The last years of David’s life were neither easy nor quiet. The kingdom, built at the cost of so much blood, was still united. However, the first signs of conflicts were already beginning to be noticed. These conflicts were breaking out again between the tribes of the south and those of the north. The power and prestige of the great king, now in decline, were no longer able to contain the tensions. The neighboring peoples, the Ammonites, the Moabites, subjugated by violence, subjected to exorbitant taxes and constrained to forced labor (2 S 12:31), were just waiting for the right moment to resume hostilities and get rid of the unbearable yoke. The major gripe of David, however, was his family, the rivalry between his sons. Amnon, the beloved eldest son, was murdered by his brother Absalom, who, in turn, turning against his father, was killed by Joab. Another son, Chiliab had probably perished during the same family feud. The kingdom would be for the fourth son, Adonijah, but the intrigues of the ambitious Bathsheba, the favorite, and Nathan, the prophet of the court, led David to appoint Solomon as his successor. The struggle for the throne ended with a new crime, the killing of Adonijah by order of Solomon.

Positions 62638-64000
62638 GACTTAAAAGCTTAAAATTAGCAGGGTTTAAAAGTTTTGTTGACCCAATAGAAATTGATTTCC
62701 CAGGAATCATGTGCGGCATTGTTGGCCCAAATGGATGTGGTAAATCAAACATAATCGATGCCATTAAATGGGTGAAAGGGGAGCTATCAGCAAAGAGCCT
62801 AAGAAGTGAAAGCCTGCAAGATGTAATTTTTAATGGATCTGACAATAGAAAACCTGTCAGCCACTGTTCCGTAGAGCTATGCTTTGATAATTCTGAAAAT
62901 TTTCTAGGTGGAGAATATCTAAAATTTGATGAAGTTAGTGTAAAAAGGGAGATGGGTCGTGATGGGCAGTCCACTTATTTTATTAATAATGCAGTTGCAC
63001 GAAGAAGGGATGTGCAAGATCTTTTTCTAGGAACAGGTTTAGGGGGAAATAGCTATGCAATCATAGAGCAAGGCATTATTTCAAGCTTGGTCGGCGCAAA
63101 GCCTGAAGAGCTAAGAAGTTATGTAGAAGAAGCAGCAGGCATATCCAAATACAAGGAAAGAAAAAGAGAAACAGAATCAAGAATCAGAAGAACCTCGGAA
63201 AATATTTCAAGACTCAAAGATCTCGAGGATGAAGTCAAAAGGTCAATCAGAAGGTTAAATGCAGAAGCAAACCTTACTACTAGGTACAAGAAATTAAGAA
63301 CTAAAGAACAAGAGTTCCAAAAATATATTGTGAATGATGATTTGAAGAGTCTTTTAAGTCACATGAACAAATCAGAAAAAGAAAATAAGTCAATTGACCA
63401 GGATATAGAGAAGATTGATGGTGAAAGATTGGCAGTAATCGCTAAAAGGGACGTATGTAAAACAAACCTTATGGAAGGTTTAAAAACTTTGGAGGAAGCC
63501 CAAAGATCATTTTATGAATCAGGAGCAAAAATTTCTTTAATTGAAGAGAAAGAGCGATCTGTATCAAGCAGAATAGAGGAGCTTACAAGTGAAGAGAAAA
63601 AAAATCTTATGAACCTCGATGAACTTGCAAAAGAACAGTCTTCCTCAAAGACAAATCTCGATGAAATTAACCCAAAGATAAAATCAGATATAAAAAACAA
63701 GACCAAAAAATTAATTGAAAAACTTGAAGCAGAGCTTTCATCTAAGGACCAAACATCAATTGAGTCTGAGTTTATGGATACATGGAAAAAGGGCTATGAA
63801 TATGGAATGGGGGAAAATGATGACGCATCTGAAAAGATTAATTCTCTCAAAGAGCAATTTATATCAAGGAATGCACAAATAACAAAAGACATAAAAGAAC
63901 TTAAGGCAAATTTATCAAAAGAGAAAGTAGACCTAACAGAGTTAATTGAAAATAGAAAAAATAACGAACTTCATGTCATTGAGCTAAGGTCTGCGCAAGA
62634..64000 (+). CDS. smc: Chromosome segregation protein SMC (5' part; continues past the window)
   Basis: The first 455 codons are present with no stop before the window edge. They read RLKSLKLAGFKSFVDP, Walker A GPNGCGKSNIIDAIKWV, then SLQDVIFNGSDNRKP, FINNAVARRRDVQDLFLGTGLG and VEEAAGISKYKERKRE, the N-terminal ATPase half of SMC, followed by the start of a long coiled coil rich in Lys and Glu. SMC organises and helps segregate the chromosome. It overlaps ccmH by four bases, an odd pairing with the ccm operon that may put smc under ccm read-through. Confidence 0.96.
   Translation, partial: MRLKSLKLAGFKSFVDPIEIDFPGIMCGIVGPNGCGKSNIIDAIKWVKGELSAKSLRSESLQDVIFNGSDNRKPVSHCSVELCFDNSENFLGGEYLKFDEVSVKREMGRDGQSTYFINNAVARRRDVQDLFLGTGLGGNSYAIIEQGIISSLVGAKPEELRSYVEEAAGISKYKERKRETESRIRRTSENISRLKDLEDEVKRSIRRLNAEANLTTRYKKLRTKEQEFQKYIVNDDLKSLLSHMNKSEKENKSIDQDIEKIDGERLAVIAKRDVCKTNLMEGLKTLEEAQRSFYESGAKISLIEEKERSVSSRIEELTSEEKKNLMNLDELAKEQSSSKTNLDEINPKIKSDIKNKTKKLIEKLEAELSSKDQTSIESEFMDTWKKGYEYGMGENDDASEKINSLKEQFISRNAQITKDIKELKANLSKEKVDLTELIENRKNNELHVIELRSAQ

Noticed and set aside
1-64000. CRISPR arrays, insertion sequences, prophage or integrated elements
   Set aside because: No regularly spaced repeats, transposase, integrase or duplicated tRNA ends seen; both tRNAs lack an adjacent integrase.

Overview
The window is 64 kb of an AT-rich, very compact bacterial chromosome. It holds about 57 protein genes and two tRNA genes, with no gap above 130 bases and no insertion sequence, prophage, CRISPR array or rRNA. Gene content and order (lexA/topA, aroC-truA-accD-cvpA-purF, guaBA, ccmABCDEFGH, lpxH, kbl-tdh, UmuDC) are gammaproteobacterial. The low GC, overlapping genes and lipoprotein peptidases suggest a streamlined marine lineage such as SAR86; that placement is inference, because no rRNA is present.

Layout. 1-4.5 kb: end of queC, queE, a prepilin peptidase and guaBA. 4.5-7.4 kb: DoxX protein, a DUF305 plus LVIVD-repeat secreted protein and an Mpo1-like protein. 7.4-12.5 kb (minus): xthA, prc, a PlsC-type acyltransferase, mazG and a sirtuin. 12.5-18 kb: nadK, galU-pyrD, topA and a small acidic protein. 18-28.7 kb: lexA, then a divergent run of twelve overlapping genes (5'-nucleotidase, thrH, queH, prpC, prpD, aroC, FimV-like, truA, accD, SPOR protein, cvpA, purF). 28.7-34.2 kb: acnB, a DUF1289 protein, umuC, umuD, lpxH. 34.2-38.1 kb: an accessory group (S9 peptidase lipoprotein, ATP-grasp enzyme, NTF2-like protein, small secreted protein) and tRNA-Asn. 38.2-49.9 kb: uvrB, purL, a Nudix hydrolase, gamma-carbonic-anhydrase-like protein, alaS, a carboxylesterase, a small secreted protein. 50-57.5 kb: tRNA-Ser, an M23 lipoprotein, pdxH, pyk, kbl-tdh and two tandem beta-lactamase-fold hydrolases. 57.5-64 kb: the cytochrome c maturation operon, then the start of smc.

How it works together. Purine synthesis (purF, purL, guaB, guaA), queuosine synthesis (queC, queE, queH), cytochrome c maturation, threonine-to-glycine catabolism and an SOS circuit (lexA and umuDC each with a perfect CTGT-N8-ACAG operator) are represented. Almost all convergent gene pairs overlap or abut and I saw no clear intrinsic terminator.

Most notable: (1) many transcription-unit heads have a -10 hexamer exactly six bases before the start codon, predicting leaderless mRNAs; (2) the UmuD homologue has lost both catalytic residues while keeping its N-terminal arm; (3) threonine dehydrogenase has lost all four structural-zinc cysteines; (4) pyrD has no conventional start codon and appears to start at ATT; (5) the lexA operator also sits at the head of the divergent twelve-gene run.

It is in this ambient that today’s reading is placed. It constitutes the heart of David’s whole story. It is the reference point for all the rest of Israel’s story.
To strengthen the unity of the kingdom, David decided to build a temple to the Lord. To implement such an ambitious project, he needed the approval and support of Nathan, the only one with moral authority who could convince the people to collaborate with this work. Having assumed the attitude of the most pious of devotees, David told him his intentions: "Look, I live in a house of cedar but the Ark of God is housed in a tent" (v. 2).
A bit taken by surprise, Nathan was convinced and approved the idea. That same night, thinking better, he realized that the sacrifices imposed on the people were already too much. It was not the time to undertake such a construction. The next day he spontaneously went to the king and told him the revelation he had received from God. In the version of the episode passed down from the book Chronicles, the reason given by the prophet is referred to: "You have shed much blood and fought great battles; it is not for you to build a temple for my name, since you have shed so much blood on earth in my presence. But a son is born to you. He shall be a man of peace. He shall build a temple for my name" (1 Chr 22:8-10).